Jones describes the club as a fearless organization in an industry that can often be weighed down by history, tradition, and a deference to supporters. Wolverhampton was one of the 12 founding clubs of the English Football League; it claims its first encounter with regional rival Aston Villa was the first game ever played; and the team was an early pioneer of both overseas tours and hosting “floodlit” nighttime matches against European competitors. But it is up to the Shanghai-based Fosun International conglomerate, which acquired the club in 2016 (and just this month sold a minority stake to a US investor), to ensure that past innovations don’t lead to contemporary stasis. Fosun is a big player in esports (its teams and associated players have 30 million online supporters in China) and is leveraging the “Wolves” brand and its instantly recognizable logo across all its online platforms and a fashion clothing line. Jones has even launched a record label in partnership with Warner Music, to serve up new talent to the Wolves global audience.
Mexico looms large in this Wolfdom, certainly larger than Jones ever would have expected it would when he first took the job in 2017, thanks to the Raúl Jiménez phenomenon. Wolves push out content in seven languages and now have nine times more followers on social media in Mexico than they do in the United Kingdom. “Raúl found a home here straight away, things clicked instantly between him and fans, and he is such a fantastic, well-spoken ambassador for the club,” Jones said.
He is also a tremendous ambassador for Mexican soft power. A couple of seasons back, Wolves asked Adidas to design its alternate uniform to echo the Mexican national team’s classic green jersey. The Wolves foundation, meanwhile, has partnered with the World Wildlife Fund on a campaign to save the endangered Mexican wolf, which was spearheaded by Raúl and engaged school children in Wolverhampton and Mexico. Jones visited Mexico for the WWF campaign, and when he went to a Club America match at the Aztec Stadium, he was amazed to see how many fake goods were sold outside the stadium grounds, and astonished Wolves jerseys were among them. “I know one is supposed to be annoyed, but I was flattered and excited.”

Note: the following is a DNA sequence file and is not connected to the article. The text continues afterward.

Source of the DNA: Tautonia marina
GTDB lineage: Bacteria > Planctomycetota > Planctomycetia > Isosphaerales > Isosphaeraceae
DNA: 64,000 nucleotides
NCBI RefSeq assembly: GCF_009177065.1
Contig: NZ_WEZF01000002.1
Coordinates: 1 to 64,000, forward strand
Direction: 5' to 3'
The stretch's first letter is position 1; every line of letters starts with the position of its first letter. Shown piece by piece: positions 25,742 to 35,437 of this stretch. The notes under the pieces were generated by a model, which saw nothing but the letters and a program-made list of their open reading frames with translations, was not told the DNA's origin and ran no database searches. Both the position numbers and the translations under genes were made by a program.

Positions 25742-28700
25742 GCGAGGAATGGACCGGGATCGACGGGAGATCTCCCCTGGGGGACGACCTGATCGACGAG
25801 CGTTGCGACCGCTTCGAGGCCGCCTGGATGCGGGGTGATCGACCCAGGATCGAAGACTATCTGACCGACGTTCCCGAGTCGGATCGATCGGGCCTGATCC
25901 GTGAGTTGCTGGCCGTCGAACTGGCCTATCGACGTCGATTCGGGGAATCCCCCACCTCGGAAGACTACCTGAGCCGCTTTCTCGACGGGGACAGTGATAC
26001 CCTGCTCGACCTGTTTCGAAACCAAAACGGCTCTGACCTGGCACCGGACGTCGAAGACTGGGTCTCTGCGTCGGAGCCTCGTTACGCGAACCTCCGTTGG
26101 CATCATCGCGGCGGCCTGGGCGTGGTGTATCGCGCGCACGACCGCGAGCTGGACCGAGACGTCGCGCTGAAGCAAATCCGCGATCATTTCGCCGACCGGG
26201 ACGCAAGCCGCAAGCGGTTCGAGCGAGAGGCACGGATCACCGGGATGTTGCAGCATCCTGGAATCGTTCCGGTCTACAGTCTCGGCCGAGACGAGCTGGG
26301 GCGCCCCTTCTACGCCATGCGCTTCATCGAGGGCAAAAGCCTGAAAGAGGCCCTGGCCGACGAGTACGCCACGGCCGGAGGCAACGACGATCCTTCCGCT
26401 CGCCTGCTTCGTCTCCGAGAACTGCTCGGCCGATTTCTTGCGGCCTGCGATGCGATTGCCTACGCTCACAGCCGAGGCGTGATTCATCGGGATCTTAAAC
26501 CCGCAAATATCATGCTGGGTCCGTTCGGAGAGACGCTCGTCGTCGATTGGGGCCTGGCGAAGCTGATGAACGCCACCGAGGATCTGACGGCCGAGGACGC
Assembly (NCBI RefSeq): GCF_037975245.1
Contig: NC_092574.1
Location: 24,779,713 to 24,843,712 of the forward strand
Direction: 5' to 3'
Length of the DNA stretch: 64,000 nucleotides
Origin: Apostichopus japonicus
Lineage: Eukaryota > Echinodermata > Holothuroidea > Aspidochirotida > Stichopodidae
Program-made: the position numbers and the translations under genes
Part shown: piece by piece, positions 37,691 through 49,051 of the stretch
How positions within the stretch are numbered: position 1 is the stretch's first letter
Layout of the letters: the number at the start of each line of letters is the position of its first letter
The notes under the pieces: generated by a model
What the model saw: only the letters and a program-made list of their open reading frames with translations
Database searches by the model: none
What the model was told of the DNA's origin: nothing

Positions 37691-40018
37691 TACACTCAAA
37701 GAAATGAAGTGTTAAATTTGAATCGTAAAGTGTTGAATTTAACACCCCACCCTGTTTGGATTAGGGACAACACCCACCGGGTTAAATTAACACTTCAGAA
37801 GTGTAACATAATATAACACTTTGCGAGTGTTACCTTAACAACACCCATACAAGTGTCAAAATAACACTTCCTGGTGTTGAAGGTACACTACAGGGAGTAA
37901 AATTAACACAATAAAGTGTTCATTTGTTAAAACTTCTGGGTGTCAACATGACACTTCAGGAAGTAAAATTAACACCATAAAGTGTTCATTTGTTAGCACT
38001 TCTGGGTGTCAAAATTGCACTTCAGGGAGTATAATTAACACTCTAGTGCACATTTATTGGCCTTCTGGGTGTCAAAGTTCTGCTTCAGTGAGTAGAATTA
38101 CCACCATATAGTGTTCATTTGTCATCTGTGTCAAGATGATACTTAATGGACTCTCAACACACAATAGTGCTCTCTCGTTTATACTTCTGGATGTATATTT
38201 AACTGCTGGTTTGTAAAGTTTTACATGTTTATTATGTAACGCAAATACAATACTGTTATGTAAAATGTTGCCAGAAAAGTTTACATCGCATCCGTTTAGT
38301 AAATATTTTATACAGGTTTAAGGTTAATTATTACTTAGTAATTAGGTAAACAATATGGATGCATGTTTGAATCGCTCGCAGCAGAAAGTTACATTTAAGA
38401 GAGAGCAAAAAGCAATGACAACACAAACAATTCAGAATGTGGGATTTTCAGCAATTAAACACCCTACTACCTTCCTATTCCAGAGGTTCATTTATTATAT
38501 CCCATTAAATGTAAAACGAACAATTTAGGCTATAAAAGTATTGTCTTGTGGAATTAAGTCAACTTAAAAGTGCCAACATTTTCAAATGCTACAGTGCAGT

Thanks to Raúl, Wolves also connected with Sin Cara, and when the popular Mexican-American wrestler visited Molineux for a match, Jones had a Wolves-themed luchador mask Jiménez had already popularized manufactured for every fan in the stands that day. Jones says Raúl is helping Wolves expand its fan base among Latinos in the United States, reaching beyond the Premier League’s established audience of coastal elites.
Raúl was already one of the most beloved players in Wolves history when he went up for a header against Arsenal in late November of 2020 and fractured his skull in an incident that horrified the sporting world. “No one slept in Wolverhampton that night, such was our collective concern for one of our own,” Jones remembered. (Wolves are about to release a documentary about the injury, the recovery, and the relationship between club and player).
As I heard the fans serenade Raúl with “Sí Señor” as the evening match went on, it was hard not to reflect on the curious cycles of globalization and the distances sport can cover. This town prospered because of 19th century industrialization and globalization, which gave rise, as across much of England, to a demand for more formalized leisure and sporting activity in urban centers. That was the economy’s extracurricular. But now things have flipped. The football is now the thriving export – the most valuable asset in these communities whose industrial fortunes have waned.
The fact that players like Raúl are here reassures Wolverhampton fans that their community is still on the map. Still world-class, still connected to its past glory.
The debt runs both ways. Molineux and the Premier League offers Raúl a global stage to validate himself among the world’s best, playing in the most-watched league on earth, one whose global popularity is inextricably linked to the authenticity provided by the backdrops and back stories of places like Wolverhampton.
Then there is a historical debt, globalization being cyclical in its ways. The first soccer match ever played in Raúl’s hometown of Tepeji del Rio in the early 20th century is said to have been organized by a team of expat English engineers. And who knows, maybe one of them was from Wolverhampton.